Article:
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Thursday, December 13, 2018  Spokane, Washington  Est. May 19, 1883
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Sports >  International sports

Rafael Nadal doesn’t see himself skipping tournaments like Roger Federer

In this Sunday, April 8, 2018 file photo Spain’s Rafael Nadal reacts after defeating Germany’s Alexander Zverev 6-1, 6-4, 6-4 during a World Group Quarter final Davis Cup tennis match between Spain and Germany at the bullring in Valencia, Spain. For now, Nadal doesnt see himself skipping Wimbledon the way Roger Federer has the French Open. The two veterans are back at the top of world tennis, with Nadal needing to win this weeks Monte Carlo Masters to avoid losing his top ranking once again to Federer in their seemingly eternal battle for tennis supremacy. (Alberto Saiz / Associated Press)
In this Sunday, April 8, 2018 file photo Spain’s Rafael Nadal reacts after defeating Germany’s Alexander Zverev 6-1, 6-4, 6-4 during a World Group Quarter final Davis Cup tennis match between Spain and Germany at the bullring in Valencia, Spain. For now, Nadal doesnt see himself skipping Wimbledon the way Roger Federer has the French Open. The two veterans are back at the top of world tennis, with Nadal needing to win this weeks Monte Carlo Masters to avoid losing his top ranking once again to Federer in their seemingly eternal battle for tennis supremacy. (Alberto Saiz / Associated Press)

MONACO – For now, Rafael Nadal doesn’t see himself skipping any major tournaments the way Roger Federer has been sitting out the French Open.

The veterans are back at the top of world tennis, with Nadal needing to win the Monte Carlo Masters this week to avoid losing his top ranking once again to Federer in their seemingly eternal battle for tennis supremacy.

For the second consecutive season, the 36-year-old Federer is skipping the entire clay-court season in order to be at his best on grass.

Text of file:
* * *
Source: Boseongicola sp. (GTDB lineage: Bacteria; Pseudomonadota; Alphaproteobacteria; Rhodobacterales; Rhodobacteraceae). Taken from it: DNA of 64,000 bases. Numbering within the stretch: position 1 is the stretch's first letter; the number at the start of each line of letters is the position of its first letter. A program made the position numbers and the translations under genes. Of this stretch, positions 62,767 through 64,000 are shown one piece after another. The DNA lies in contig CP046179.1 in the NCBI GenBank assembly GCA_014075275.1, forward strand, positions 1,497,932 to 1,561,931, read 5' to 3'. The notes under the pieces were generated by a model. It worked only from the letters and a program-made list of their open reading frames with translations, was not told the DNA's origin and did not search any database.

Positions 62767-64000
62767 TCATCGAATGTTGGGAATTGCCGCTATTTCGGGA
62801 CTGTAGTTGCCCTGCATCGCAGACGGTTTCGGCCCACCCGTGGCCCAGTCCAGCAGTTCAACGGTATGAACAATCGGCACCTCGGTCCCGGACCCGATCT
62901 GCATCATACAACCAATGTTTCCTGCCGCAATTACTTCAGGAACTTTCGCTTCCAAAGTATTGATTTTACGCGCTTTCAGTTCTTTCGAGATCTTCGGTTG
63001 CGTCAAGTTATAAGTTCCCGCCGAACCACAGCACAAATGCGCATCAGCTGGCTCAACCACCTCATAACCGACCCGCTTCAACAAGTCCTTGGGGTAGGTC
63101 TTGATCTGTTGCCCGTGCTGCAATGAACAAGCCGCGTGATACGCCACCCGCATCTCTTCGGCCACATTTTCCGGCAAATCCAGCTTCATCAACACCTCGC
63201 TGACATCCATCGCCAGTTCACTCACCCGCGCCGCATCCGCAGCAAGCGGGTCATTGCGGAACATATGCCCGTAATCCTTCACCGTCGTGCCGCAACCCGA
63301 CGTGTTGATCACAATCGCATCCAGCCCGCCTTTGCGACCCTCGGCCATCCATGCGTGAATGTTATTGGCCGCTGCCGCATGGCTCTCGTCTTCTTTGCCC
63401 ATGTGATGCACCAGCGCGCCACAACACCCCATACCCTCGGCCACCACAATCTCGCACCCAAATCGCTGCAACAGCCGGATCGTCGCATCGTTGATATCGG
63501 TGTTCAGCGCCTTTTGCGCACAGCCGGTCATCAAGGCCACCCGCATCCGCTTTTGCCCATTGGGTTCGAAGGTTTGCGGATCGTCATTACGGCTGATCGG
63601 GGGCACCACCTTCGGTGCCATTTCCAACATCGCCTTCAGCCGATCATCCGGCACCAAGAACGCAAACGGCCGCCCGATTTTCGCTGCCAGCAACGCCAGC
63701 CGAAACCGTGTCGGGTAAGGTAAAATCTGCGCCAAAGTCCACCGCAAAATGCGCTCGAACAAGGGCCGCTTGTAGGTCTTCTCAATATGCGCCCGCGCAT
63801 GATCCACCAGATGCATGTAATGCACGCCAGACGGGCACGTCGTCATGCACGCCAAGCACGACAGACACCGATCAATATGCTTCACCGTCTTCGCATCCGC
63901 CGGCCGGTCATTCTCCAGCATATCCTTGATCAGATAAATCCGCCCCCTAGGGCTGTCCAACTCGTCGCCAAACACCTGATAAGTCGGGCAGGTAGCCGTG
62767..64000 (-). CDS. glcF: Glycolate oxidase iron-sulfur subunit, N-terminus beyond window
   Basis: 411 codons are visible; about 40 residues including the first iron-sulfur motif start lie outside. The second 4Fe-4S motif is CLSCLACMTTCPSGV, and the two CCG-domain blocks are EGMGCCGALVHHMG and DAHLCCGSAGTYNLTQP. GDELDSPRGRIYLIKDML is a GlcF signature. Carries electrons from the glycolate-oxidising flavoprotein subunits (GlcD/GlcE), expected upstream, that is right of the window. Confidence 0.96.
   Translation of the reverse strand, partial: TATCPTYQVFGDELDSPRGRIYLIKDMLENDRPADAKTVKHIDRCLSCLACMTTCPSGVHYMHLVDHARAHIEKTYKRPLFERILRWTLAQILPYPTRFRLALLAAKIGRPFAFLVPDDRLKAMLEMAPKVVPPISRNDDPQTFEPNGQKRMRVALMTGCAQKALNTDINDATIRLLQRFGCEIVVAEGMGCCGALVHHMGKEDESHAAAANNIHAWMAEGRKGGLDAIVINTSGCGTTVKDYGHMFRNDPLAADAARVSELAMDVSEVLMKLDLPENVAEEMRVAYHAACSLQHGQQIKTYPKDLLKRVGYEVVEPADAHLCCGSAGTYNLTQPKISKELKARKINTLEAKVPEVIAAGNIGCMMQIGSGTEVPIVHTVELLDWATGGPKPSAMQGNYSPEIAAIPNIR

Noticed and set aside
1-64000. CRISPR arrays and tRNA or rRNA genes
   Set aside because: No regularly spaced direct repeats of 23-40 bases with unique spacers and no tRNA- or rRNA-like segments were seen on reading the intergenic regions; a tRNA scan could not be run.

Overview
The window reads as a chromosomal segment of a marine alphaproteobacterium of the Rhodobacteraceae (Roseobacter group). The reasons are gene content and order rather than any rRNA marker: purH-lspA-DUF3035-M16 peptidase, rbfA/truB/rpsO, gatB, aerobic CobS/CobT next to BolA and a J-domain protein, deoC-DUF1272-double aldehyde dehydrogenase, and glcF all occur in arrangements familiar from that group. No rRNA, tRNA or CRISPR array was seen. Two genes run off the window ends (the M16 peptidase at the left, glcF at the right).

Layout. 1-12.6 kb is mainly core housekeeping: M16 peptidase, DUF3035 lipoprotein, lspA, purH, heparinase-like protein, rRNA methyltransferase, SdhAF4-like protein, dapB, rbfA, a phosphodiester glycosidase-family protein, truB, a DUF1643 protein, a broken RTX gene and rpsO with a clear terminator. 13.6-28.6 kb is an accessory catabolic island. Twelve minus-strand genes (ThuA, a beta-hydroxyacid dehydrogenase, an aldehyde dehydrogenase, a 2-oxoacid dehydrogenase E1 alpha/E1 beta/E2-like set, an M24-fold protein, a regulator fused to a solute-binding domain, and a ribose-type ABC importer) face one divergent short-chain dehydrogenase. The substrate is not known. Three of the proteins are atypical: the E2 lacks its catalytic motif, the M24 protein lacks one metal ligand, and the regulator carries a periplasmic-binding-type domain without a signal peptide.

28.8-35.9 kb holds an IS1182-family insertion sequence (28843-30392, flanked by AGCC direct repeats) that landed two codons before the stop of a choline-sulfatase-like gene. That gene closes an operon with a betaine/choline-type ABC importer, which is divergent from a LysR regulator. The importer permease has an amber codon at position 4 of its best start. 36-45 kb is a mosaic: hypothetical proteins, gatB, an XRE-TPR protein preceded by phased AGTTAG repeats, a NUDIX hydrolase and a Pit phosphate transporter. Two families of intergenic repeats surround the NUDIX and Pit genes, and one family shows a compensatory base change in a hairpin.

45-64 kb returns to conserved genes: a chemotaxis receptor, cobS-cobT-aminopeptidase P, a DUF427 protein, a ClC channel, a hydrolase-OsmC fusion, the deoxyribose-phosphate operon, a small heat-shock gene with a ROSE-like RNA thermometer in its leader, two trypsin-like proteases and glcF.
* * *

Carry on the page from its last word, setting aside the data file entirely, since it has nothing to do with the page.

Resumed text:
After coming back from injury to win the Australian Open last year, Federer skipped the clay-court season, won Wimbledon, and retained his Melbourne crown to extend his record tally to 20 majors.

The Swiss star is keeping his aging body fresher by playing a bit less – avoiding Nadal on clay at Roland Garros or elsewhere – and it is working for him.

But Nadal still thinks he can play a full schedule.

“There (are) tournaments that I can’t imagine missing on purpose, because (they are) tournaments that I love to play,” Nadal said on Wednesday. “I don’t see myself missing Monte Carlo on purpose. I don’t see myself missing Wimbledon on purpose, or the U.S. Open, or Australian, or Rome. These kind of events, I don’t see missing (them).”

The 31-year-old Spaniard recently returned from a right hip injury which forced him to retire during the fifth set of his Australian Open quarterfinal against Marin Cilic.

With his 32nd birthday coming up on June 3 – during the French Open – the 16-time Grand Slam champion accepts he may think differently when he gets closer to Federer’s age.

“Of course, when you get older, you need to adjust a little bit more the efforts and the calendar. But for me (it) is difficult to say I don’t play, for example, grass, or I don’t play hard (courts),” Nadal said. “(It) is not in my plan, but I can’t say ‘never’ because I cannot predict what’s going to be in the future.”

Nadal is chasing an 11th title at both Monte Carlo and Roland Garros, which begins on May 27.


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Top stories in International sports

Sports >  International sports

Copa Libertadores saga ends as River Plate wins in Madrid

MADRID – Madrid turned into Buenos Aires for a night Sunday, with tens of thousands of Argentine fans transforming Real Madrid’s Santiago Bernabeu into a stadium of their own. River Plate fans were the only ones celebrating in the end, both at home and in Spain, after the historic victory over fierce rival Boca Juniors in the twice-suspended final of the Copa Libertadores.